ALBUQUERQUE, N.M. (KRQE) – An Albuquerque woman can move forward with her civil rights lawsuit against New Mexico State Police nearly seven years after she fled gunshots fired by officers. The U.S. Supreme Court has ruled the excessive force claims against police in her case stand, even though she got away.

The attorney for Roxanne Torres is calling this decision a victory for the Constitution and said police never should have made Torres a target.

“Hopefully this will protect all of us in the future from this type of reprehensible conduct,” Attorney Eric Dixon stated. “She is a very peaceful woman. She didn’t deserve to be shot in the back.”

In July 2014, court documents say NMSP approached Torres while she was standing near a vehicle at an apartment complex off I-25 and San Mateo. The officers had been trying to serve a warrant to another woman. Torres claims she didn’t know the two in dark tactical gear were officers and thought they were trying to carjack her so she got in the car and sped away, allegedly driving toward a female officer.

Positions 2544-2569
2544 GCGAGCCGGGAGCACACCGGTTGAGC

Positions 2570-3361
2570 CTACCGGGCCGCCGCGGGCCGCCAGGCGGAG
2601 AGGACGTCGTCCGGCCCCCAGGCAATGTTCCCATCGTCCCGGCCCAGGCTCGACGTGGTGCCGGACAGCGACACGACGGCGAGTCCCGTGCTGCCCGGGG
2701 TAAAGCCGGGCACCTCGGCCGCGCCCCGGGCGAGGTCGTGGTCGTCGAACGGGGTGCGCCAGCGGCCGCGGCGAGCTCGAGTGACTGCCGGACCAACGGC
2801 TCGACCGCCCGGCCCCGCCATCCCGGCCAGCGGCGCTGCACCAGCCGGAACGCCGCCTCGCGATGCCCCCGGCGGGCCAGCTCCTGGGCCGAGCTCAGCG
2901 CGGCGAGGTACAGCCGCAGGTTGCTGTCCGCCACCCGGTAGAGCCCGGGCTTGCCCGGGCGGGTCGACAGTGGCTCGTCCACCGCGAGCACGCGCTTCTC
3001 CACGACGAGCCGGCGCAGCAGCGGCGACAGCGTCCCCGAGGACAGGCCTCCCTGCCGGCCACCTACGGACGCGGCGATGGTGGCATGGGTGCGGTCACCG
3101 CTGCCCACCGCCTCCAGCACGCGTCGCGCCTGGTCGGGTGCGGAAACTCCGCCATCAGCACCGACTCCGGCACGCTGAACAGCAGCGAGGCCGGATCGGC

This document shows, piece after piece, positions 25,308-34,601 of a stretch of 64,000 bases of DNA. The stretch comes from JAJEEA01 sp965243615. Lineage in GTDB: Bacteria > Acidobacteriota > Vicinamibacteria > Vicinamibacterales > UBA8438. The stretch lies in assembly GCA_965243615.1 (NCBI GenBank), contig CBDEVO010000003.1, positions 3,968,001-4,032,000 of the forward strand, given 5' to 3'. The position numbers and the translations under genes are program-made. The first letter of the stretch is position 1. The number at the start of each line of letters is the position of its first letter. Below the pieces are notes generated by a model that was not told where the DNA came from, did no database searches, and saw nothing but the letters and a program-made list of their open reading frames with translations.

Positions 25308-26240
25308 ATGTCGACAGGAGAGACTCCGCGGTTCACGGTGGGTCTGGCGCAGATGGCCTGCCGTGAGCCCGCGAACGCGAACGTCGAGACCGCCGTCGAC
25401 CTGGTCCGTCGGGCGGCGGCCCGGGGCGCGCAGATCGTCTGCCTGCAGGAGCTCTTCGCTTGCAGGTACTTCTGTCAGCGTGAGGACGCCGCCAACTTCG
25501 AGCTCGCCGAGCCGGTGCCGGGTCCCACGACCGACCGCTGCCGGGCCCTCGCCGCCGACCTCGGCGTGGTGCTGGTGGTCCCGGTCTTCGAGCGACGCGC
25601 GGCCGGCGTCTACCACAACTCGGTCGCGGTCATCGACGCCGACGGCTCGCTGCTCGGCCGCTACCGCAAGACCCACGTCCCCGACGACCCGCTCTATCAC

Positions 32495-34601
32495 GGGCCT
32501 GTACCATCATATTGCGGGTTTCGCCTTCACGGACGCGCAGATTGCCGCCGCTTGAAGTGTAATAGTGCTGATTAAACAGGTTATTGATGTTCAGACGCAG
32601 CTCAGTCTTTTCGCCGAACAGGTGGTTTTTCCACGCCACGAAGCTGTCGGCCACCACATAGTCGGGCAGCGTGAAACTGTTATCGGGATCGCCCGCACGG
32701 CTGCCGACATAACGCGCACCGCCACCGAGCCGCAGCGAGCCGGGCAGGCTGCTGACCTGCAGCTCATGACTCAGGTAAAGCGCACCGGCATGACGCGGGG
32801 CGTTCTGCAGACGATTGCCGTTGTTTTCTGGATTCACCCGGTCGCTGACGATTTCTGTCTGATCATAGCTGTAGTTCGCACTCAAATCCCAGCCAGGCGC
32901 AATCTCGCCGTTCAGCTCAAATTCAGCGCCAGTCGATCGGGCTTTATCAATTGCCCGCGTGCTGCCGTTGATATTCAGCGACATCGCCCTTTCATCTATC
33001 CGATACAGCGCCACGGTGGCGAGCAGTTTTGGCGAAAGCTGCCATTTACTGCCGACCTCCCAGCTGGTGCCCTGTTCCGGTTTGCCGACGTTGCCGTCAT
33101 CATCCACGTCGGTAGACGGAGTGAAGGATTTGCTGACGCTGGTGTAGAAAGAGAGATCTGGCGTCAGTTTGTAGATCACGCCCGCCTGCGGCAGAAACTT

Torres’ attorney says two NMSP officers fired 13 shots at the vehicle, two of which hit Torres in the back as she drove away. She then crashed near Jefferson and Ellison, reportedly stole a car, then drove 75 miles to a Grants hospital where she was treated, then flown back to Albuquerque and arrested.

Torres later sued NMSP, seeking damages and claiming excessive force in violation of her Fourth Amendment rights, which bar unreasonable search and seizure. However, the U.S. District Court said the shooting was not a seizure and negates an excessive force claim because Torres fled, and the 10th Circuit upheld the decision.

Then in October of last year, the U.S. Supreme Court heard this case and Thursday overruled the 10th Circuit.

“The Supreme Court ruled that looking back into the history of the Fourth Amendment that a mere touching is enough for a seizure to take place,” Dixon explained.

After the 2014 shooting, then-NMSP chief Pete Kassetas wouldn’t comment on the incident, but said in summary, that Torres’s vehicle was a danger to police when she fled because one of his officers was in the direct path of the vehicle. On Thursday, NMSP again said it would not respond to pending litigation. Torres did plead no contest to charges of fleeing police, assaulting a police officer, and stealing a car.